October 10, 2007
How Long Should You Keep Out-dated (Expired) Insurance Policies?
In the event you need to file a claim, could you quickly put your hands on all insurance policies that might cover an incident, including expired claims?
Insurance policies cover events that are addressed by claims presented to the carrier at some time in the future. By the time the event triggering a claim occurs, the original insurance policy covering that event may have expired, and the new policy may contain different provisions. The questions to ask yourself are: “Which policy applies—the old one or the new one? And what exactly does the applicable policy provide?”
Sometimes a liability claim that takes place during the policy period won’t be discovered until after the policy expires, perhaps years later. A prime example of such a long-tail claim is loss from fraud that is covered by a Crime Insurance policy. The fraud may take place over a period of years and not be discovered until long after the policy is expired.
What if you couldn’t find your expired policies? Could you count on your broker or agent to have a copy handy? In a surprising number of cases even insurance companies can’t locate a copy of expired policies. Businesses that do nothing but archaeology to find the paper trail to support such claims do quite well. But why spend the money after the fact when you can put a simple system in place that will keep your policies organized and available?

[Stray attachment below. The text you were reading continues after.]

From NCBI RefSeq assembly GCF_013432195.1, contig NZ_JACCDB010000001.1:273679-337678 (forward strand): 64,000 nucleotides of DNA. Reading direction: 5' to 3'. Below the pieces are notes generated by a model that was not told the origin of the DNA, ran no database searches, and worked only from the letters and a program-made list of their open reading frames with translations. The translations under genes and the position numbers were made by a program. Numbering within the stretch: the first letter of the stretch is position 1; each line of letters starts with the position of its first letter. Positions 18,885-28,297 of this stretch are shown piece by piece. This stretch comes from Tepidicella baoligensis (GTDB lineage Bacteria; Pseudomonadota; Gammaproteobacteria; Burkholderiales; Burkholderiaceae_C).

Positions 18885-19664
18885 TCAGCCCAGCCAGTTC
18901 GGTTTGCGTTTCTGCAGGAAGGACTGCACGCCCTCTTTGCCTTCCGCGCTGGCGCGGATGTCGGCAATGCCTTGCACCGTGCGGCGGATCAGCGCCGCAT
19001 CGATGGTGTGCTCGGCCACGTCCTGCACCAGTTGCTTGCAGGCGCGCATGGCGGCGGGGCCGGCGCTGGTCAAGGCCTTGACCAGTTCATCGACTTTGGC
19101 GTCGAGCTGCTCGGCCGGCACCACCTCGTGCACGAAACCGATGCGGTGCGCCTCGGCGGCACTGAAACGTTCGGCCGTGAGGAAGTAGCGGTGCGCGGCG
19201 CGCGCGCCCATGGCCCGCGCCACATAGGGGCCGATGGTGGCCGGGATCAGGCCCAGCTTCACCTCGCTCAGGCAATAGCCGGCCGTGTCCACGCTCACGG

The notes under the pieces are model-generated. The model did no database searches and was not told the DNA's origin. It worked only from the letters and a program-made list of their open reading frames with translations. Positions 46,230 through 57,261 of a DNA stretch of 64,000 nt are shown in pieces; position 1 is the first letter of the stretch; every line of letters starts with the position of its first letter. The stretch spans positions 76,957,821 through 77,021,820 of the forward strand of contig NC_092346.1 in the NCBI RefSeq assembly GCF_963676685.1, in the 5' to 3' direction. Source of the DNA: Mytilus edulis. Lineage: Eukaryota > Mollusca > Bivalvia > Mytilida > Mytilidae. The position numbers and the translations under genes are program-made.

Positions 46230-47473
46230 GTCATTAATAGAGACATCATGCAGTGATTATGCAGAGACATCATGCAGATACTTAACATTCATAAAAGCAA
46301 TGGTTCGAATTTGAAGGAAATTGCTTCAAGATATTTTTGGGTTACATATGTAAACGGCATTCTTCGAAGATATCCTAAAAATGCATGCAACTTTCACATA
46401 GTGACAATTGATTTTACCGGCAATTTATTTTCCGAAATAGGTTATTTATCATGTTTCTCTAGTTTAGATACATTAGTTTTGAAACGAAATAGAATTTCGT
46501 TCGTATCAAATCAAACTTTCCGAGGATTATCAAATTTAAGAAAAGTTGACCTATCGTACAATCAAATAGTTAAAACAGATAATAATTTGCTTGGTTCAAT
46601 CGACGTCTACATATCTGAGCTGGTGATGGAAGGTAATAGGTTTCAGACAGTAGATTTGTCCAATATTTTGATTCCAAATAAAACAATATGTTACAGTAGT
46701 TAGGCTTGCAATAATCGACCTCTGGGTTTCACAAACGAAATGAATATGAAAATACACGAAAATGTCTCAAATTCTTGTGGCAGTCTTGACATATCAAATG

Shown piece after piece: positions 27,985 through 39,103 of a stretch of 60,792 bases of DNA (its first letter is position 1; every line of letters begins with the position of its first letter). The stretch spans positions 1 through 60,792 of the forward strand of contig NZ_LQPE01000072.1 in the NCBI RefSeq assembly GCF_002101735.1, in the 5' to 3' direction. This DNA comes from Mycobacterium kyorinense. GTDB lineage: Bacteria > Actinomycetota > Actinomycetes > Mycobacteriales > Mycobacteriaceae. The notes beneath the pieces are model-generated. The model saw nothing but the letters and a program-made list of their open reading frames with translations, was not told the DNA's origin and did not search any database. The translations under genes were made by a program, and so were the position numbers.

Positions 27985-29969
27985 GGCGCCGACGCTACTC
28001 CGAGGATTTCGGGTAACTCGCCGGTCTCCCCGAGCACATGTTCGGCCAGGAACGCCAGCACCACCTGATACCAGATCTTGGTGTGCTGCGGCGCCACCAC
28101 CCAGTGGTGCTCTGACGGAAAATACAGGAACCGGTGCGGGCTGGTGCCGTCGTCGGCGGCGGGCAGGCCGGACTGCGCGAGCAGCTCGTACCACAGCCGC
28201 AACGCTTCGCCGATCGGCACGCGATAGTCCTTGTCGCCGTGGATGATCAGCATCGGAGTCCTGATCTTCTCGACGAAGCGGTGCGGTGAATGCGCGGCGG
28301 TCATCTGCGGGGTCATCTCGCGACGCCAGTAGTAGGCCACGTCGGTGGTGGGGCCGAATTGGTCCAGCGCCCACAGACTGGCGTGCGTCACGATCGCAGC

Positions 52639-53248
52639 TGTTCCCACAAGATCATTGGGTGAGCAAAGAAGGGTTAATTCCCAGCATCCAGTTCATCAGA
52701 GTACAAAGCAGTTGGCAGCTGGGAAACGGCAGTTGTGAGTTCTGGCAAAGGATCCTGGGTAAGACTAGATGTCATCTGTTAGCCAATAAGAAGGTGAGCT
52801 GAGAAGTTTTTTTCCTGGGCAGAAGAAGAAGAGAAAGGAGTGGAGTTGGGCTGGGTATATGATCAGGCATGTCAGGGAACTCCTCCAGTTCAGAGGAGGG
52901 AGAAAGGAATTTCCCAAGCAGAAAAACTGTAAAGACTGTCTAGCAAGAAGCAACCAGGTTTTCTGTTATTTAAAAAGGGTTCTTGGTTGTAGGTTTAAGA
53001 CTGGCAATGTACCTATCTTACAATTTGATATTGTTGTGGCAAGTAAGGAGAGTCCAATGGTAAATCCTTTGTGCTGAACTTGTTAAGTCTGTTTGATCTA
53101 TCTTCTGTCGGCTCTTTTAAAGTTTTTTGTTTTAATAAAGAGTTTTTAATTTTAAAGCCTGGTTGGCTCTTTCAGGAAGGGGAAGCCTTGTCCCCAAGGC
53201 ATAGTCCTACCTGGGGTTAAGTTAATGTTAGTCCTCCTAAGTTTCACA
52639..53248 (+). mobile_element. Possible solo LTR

Sound risk management practices mandate having a system for filing expired policies, but how long should expired policies be kept in the file cabinet?
State laws vary, but generally require insurance agents to keep copies of their customer’s policies for 6–7 years. Since a nonprofit can’t always count on having access to the insurance agent’s files when needed, each nonprofit should also maintain copies of expired policies.
The Nonprofit Risk Management Center recommends that a nonprofit’s document retention policy should require all but claims-made policies to be maintained permanently. Now that policies are available electronically (you can either scan your policies into your computer system or request that the insurance carrier provide the policy in electronic format), storage takes up a lot less physical room. Instead of overflowing file cabinets or bookcases filled with 3-ring binders, you can save policies on your server. Of course you will have a sound backup system in place, will archive hard copies of policies offsite and inform key office staff or key volunteers where the backups and hard copies are maintained. You will also want to run tests of the backup media to make certain that they are capable of being reinstated in an emergency situation.
For more answers to questions about how long to maintain certain records, join us for a discussion of Document Destruction and retention issues during next month’s Webinar.